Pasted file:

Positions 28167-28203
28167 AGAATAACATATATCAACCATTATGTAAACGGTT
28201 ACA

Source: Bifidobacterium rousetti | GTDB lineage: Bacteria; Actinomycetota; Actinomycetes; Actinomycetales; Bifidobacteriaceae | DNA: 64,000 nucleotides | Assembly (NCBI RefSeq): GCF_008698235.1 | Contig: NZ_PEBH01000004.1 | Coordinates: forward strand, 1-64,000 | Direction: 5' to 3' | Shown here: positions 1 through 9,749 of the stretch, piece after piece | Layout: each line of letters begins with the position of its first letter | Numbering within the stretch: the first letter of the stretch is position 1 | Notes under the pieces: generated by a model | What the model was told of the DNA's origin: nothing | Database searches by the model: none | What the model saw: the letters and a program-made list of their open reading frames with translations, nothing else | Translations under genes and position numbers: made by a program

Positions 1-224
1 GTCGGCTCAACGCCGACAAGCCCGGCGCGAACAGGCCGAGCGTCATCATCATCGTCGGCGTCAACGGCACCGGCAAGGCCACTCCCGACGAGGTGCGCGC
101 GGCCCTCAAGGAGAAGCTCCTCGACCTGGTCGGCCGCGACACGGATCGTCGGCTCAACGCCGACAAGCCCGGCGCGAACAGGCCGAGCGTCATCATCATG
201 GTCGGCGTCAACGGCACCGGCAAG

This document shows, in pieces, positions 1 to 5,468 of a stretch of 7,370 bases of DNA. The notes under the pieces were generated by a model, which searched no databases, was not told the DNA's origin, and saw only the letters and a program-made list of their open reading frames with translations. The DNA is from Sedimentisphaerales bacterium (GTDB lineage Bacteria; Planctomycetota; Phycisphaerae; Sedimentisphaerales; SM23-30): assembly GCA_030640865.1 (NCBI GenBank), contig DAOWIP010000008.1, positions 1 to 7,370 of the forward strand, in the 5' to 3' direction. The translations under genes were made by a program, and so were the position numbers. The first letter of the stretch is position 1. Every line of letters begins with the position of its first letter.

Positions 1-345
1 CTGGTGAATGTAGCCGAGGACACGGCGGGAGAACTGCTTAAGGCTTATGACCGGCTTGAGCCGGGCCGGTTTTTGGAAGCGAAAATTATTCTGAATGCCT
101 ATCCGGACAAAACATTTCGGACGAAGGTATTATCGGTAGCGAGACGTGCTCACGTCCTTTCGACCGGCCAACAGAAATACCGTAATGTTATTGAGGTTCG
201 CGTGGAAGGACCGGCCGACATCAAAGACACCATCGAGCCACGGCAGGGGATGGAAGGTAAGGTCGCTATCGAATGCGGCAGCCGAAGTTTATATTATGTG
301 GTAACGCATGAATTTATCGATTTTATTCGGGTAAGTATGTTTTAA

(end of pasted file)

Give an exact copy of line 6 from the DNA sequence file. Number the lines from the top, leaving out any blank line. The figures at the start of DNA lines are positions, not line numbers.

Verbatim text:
1 GTCGGCTCAACGCCGACAAGCCCGGCGCGAACAGGCCGAGCGTCATCATCATCGTCGGCGTCAACGGCACCGGCAAGGCCACTCCCGACGAGGTGCGCGC